BWW Reviews: Molissa Fenley and Company Presents World Premiere and Revivals

Related: Molissa Fenley, New York Live Arts, Replay Series, Modern Dance

BWW Reviews: Molissa Fenley and Company Presents World Premiere and Revivals

The Replay Series, presented by New York Live Arts, allows audience members the opportunity to engage with works that span the entire career of influential dance makers. As part of this series, Molissa Fenley and Company can be seen at New York Live Arts October 2-5, performing a world premiere alongside revivals of several pivotal works from the early years of Ms. Fenley's career. Program A, presented on October 2-3 at 7:30pm includes The Floor Dances, Found Object, and Energizer.

The Floor Dances provides a captivating and meditative introduction to the evening with Ms. Fenley performing her own solo choreography, which she created in the wake of the Exxon Valdez oil spill in March 1989. The performance space for this elegant solo is a wide circular field in the center of the stage, delineated by a border of evenly spaced granite forms by landscape artist Richard Long. The jagged grey stones create a wall only about two feet tall at its highest point, but, as Ms. Fenley quietly enters the space and lowers herself to the floor, the wall appears decidedly menacing in comparison. Henryk Gorecki's Symphony No. 3, Symphony of Sorrowful Songs for soprano and orchestra fills the air, and Ms. Fenley's arms are transformed into majestic, desperate wings. The Floor Dances is filled with imagery of birds, but it never seems that the movement is a mere imitation. Ms. Fenley's limbs paint flowing phrases of flight and distorted fits of panic, not forced into positions but animated by a desire to reach beyond their current entanglement. Throughout the piece, Ms. Fenley is effortlessly attached to the floor, weighed down by some invisible force. Her feet and legs glide over the surface to which they are bound, absorbing the echo of her movement. The dignity and commitment of her performance is astonishing. It is not possible to catalogue what comes before a given moment, nor predict what will come next. Combined with Mr. Long's sculptural set, David Moodey's lighting design lends a haunting beauty to the work. Throughout the piece, shadowy blue light casts an oily sheen over the black marley. At the entrance of the soprano voice, the stage is flooded with a peculiar ghostly white-blue light, and later, bright golden beams spread across the stage. This glow intensifies near the close of the work, bringing to mind the intense, short-lived splendor of the setting sun. The final moments of Floor Dances linger as the harsh yellow light fades, a striking image of beauty that is too dignified to be diminished by tragedy.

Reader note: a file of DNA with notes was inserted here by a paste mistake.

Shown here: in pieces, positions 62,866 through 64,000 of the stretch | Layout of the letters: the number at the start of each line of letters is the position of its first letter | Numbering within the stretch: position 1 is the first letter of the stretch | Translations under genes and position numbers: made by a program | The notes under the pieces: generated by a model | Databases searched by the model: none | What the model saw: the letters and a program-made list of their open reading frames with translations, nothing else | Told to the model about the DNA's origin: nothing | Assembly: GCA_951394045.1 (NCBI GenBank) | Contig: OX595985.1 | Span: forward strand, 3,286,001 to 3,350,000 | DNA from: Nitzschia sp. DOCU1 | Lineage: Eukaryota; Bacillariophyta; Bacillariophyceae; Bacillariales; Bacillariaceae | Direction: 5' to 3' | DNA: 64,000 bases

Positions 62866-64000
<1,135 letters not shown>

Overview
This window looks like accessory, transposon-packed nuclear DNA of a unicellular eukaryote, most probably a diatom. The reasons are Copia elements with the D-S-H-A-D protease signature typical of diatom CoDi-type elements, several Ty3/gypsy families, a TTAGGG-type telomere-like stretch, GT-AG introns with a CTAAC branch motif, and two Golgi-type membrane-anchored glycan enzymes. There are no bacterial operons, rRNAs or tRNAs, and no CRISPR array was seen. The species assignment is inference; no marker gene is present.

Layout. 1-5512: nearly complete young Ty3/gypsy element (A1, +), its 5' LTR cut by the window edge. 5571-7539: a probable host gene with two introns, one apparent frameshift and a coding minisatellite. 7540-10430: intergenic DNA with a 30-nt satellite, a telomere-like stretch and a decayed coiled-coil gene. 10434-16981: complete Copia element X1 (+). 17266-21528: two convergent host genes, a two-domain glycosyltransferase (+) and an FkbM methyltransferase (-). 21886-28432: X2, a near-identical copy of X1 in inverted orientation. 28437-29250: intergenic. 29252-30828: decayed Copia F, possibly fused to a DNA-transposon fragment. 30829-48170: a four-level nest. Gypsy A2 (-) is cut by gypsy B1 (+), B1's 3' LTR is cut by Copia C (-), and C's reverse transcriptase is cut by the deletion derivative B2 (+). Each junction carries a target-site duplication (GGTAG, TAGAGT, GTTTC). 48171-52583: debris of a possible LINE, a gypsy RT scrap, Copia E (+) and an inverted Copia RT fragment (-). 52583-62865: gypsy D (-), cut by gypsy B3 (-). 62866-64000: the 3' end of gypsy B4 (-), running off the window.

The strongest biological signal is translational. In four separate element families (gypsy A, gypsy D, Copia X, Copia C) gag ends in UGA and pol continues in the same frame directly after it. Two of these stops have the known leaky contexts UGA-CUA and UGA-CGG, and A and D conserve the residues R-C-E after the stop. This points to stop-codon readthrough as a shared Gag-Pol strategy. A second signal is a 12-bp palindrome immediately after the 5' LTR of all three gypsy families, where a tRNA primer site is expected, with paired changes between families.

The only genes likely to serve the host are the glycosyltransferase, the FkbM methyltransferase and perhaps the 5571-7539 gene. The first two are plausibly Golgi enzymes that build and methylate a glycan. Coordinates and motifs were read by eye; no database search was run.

Following this striking encounter with Ms. Fenley's solo work comes Found Object, a world premiere created in collaboration with three writers who each provided instructions to be interpreted by Ms. Fenley and her company. As a whole, the work is not especially effective, although each of the sections possess distinct and memorable characteristics.

The first section, called Dance for Jene, does not use written instructions, but rather serves as homage to the artistry of sculptor Jene Highstein (1942-2013). Dance for Jene makes use of hand props created by Mr. Highstein for Ms. Fenley's work The Prop Dances. The props consist of white rectangular panels similar in size to a sheet of letter paper, with an outline of a hand on one side, and are worn over the dancers' hands. For this duet, performed in silence, Ms. Fenley is joined by Christina Axelsen. The women glide gracefully through the space, while the hand props accentuate their arcing arm movements. Watching the dancers move with the props, it is easy to imagine that they are simply riding the waves of air stirred by their hands, and the whole section feels buoyant and effortless.




More On: Richard Long, Mr. Long, David Moodey, Mary Quinn, John Guare.

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Eryn Goldstein Originally from Washington State, Eryn recently moved to New York City after receiving a B.F.A. in Dance from the Hartt School at the University of Hartford. Eryn grew up studying ballet and violin, which led to a strong interest in collaborative work between dancers, musicians, and other artists. When she isn?t dancing or devising plans for new choreographic projects with her friends from the Hartt School, Eryn enjoys writing letters, listening to NPR, and going on adventures with her awesome husband.



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